Network Overview

Where all the moving parts are

This page describes the overall architecture for our "standard" deployment of OpenStack, and where applicable, calls out that a concept is a subset of the required Background Reading.

OpenStack API Networking

There are two API networks to consider.

First is the internal api network, used for internal communication between OpenStack services and Databases. We refer to this interface as the api_interface in configuration, as each OpenStack service binds to the system configured IP address on this interface. Exposing this either to users, or externally can be a security risk, so we require a dedicated network and subnet.

The second is the public api network, which is how users and user instances communicate with the OpenStack services. We refer to this interface as the kolla_external_vip_interface in configuration.

Each of the above networks require an interface, subnet, and IP address configured on the controller node. HAProxy will then bind an additional IP address to each of the interfaces, and forward traffic as needed to the backend OpenStack services.

OpenStack Neutron Networking

Independent from the API networking, OpenStack Neutron manages networking for tenants, connecting Baremetal Nodes to each other, as well as providing internet access via NAT, and Floating IPs.

Here, Tenant Public Network refers to a network where tenants can request Floating IPs, and that their instances can use to reach the internet. So long as IP addresses do not overlap, this can be the same network as the Public API network above, but does not need to be.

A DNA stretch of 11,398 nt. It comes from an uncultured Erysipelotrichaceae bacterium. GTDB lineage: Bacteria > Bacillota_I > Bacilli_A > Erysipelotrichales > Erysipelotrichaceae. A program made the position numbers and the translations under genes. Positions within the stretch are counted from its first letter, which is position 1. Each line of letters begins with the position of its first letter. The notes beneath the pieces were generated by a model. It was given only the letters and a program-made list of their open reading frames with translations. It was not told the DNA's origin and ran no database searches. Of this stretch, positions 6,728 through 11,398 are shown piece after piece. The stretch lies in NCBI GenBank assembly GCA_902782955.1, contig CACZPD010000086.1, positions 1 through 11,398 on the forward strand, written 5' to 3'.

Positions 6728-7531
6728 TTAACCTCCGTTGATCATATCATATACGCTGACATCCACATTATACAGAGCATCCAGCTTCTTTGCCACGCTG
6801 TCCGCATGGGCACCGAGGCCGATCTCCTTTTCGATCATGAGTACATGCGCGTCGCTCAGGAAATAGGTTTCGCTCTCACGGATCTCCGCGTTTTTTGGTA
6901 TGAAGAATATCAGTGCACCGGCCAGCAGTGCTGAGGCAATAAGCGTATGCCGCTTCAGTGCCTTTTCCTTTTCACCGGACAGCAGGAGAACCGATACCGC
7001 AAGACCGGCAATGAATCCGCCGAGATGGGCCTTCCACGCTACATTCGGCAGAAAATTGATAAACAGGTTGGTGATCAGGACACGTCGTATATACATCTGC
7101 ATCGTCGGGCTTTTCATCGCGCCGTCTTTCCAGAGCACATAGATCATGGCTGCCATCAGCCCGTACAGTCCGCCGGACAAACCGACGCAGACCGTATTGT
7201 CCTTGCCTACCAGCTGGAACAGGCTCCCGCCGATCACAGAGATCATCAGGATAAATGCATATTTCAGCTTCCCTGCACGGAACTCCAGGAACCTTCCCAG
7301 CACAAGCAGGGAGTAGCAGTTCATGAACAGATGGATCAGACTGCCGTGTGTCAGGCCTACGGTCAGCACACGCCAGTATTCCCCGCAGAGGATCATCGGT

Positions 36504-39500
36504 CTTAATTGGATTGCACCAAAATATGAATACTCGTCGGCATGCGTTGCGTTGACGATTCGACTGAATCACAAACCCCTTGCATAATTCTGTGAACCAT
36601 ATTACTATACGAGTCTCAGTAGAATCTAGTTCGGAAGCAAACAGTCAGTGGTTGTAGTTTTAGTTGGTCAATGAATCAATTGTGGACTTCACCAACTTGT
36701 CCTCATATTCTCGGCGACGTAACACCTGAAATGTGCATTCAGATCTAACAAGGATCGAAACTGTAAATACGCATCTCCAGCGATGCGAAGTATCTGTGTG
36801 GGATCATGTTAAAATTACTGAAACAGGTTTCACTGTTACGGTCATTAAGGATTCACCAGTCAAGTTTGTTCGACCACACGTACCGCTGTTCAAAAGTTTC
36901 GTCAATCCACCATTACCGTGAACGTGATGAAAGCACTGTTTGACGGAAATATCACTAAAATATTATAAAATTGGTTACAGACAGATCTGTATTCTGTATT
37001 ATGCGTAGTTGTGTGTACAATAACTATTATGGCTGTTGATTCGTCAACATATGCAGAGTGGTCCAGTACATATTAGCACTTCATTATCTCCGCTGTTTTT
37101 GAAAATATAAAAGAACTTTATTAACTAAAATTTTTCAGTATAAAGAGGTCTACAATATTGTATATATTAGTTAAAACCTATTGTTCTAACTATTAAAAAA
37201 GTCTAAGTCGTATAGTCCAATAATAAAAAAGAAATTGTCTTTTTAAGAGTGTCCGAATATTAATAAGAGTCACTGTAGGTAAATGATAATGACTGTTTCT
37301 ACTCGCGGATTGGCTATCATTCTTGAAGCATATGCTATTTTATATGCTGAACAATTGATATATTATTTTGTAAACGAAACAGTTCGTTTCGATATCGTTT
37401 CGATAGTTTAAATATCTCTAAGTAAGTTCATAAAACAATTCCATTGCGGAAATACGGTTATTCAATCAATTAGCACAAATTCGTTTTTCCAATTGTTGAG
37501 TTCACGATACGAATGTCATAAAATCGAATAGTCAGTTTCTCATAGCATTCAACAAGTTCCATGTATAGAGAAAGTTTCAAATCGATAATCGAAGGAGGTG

You CANNOT directly use the same interface for the public API and the neutron external interface. They must either be two separate interfaces, connected to the same network, OR use a virtual interface (veth) pair to connect them internally.

Without doing this, external host networking will depend on the openvswitch container running, causing a circular dependency. Debugging this will likely lock you out of the system, and cause an outage.

The Tenant Internal Network(s) refers to the range of networks that tenants may allocate, local to the cluster.

As tenants can create an arbitrary amount of traffic, it is recommended that these interface(s) are kept independent from those used for API or administrative traffic.

Physical Networks

Neutron creates and manages networks with namespaced sets of IPTables rules for routing, NAT, firewalling, etc, and connects these namespaces with OpenVSwitch bridges, either internally, or to external interfaces. Each interface + OVS Bridge can carry a set of networks corresponding to a range of Vlans + a single untagged vlan. Each of these sets of networks is referred to as a Physical Network in Neutron.